Justin Trudeau’s $4.5 billion Trans Mountain pipeline purchase met with a storm of criticism

OTTAWA—The Liberal government’s $ 4.5-billion Trans Mountain pipeline purchase was met with swift criticism Tuesday, as environmental groups and Indigenous leaders vowed to keep protesting the controversial expansion project and opposition politicians slammed the move.

“We are absolutely shocked and appalled that Canada is willingly investing taxpayers’ money in such a highly controversial fossil fuel expansion project,” said Grand Chief Stewart Philip, president of the Union of B.C. Indian Chiefs, in an emailed statement. “We will not stand down no matter who buys this ill-fated and exorbitantly priced pipeline.”

A aerial view of Kinder Morgan's Trans Mountain tank farm is pictured in Burnaby, B.C., is shown on May 29, 2018. The federal Liberal government is spending $ 4.5 billion to buy Trans Mountain and all of Kinder Morgan Canada's core assets.
A aerial view of Kinder Morgan’s Trans Mountain tank farm is pictured in Burnaby, B.C., is shown on May 29, 2018. The federal Liberal government is spending $ 4.5 billion to buy Trans Mountain and all of Kinder Morgan Canada’s core assets.  (JONATHAN HAYWARD / THE CANADIAN PRESS)

On Parliament Hill, Green Party Leader Elizabeth May called the purchase “an historic blunder with taxpayer dollars,” citing a document from the National Energy Board that says Kinder Morgan bought the existing pipeline from its previous owner for $ 550 million in 2007 — a far cry from what the Texas company will get by selling it to Ottawa, she said.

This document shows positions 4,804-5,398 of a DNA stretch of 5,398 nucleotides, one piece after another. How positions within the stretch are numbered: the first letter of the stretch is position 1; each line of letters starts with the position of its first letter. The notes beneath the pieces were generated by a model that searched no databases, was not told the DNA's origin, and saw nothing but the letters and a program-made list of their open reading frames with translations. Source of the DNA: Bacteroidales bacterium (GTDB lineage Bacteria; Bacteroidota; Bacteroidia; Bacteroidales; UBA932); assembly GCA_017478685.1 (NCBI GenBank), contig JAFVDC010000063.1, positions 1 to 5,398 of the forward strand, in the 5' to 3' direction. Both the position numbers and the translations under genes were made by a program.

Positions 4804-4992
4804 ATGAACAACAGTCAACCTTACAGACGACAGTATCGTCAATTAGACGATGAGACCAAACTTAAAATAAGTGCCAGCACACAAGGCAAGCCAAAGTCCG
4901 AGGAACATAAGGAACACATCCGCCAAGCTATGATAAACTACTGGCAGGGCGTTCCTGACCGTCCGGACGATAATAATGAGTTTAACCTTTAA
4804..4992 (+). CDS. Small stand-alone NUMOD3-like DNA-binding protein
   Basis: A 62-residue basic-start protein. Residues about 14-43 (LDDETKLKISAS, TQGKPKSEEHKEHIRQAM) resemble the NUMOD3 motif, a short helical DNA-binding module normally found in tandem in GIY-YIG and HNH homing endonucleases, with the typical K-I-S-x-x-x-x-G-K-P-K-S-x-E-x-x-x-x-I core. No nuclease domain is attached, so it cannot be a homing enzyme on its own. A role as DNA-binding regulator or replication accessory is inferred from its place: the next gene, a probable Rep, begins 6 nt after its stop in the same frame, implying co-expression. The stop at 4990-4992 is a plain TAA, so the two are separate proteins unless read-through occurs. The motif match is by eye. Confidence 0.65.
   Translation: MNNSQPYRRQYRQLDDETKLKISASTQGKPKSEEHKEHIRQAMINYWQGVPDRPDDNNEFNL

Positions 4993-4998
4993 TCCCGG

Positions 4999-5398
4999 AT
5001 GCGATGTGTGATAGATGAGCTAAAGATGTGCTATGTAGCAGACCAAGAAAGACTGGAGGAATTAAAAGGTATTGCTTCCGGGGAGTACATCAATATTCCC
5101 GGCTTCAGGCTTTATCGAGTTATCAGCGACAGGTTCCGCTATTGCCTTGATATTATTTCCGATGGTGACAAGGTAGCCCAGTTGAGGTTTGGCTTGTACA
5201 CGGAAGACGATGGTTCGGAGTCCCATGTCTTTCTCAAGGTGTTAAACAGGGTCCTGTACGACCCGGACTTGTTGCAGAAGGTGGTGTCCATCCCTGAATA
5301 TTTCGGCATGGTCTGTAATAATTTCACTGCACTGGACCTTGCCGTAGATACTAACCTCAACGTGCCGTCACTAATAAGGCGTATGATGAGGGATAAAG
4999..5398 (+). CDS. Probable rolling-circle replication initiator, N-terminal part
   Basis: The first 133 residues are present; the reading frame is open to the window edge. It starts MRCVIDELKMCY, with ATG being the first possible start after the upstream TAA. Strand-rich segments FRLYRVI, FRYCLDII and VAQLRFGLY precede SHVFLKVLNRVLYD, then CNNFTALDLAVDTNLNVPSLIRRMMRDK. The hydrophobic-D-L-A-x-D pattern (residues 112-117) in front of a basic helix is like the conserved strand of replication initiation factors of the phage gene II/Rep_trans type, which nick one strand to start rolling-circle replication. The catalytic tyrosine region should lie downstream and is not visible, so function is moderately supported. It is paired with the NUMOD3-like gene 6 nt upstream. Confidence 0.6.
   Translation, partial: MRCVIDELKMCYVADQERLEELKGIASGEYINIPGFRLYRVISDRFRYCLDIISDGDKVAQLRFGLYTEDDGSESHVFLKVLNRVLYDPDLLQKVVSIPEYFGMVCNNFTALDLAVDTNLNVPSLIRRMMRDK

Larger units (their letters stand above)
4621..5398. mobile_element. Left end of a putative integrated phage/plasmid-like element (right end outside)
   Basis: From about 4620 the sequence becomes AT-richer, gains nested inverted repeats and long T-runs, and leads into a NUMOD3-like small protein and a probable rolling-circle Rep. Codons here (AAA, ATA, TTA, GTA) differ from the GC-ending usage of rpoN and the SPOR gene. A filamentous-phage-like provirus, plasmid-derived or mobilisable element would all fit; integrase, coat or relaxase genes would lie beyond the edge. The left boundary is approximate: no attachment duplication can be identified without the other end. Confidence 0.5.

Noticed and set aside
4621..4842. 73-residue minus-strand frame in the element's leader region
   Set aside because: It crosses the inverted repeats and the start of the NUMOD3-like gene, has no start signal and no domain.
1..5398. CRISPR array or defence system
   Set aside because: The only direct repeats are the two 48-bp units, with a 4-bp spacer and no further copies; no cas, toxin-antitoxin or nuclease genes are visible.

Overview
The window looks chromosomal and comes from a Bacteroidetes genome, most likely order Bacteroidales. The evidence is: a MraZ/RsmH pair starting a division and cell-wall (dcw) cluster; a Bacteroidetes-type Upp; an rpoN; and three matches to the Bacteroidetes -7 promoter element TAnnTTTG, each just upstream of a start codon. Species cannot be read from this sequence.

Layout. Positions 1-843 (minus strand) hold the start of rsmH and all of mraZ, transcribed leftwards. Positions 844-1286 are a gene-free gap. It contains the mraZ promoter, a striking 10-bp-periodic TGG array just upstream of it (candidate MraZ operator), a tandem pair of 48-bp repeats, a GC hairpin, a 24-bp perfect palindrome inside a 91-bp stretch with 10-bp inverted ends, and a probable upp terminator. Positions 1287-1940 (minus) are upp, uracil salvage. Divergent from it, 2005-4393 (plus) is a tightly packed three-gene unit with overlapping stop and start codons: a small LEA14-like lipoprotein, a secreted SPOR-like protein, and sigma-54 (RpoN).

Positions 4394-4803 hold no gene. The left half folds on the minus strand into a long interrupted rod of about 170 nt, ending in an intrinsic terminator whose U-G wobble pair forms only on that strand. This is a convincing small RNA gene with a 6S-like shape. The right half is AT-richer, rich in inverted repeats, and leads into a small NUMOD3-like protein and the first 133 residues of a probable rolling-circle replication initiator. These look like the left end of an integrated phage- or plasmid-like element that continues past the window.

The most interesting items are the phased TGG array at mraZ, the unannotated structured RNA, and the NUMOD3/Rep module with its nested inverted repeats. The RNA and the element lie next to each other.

She also accused Trudeau’s government of writing a “blank cheque” for the pipeline’s construction costs, which Kinder Morgan has previously pegged at $ 7.4 billion.

“It seems completely insane,” May said. “I’m quite certain that this will go down as an epic financial, economic boondoggle.”

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Conservative Leader Andrew Scheer said the decision leaves taxpayers on the hook for Trudeau’s “failure” to manage the energy file. “Kinder Morgan wasn’t asking for the money. They were asking for certainty and a pathway to get the get the project built,” he said. “The prime minister is forcing Canadian taxpayers to pay for his failure.”

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The Council of Canadians, meanwhile, attacked Ottawa’s purchase as a “Big Oil bailout” that would not remove obstacles to the pipeline expansion. Greenpeace, in its own statement, said Trudeau’s government has “signed up to captain the Titanic of tar sands oil pipelines, putting it on a collision course with its commitments to Indigenous rights and the Paris climate agreement.”

There were voices of support, however. Canada’s Building Trades Unions lauded the “courage and vision” of the government and said Ottawa can expect to sell the pipeline in the future so that taxpayers won’t lose out.

The Canadian Chamber of Commerce was also supportive of the move, arguing in a statement that it will allow oil companies to sell Alberta bitumen at higher prices and thus bring economic benefits to the country. At the same time, the chamber said the purchase was only necessary because Canada’s regulatory system is “broken” and that urgent changes are needed to ensure the country can still attract investment.

TORONTO STAR

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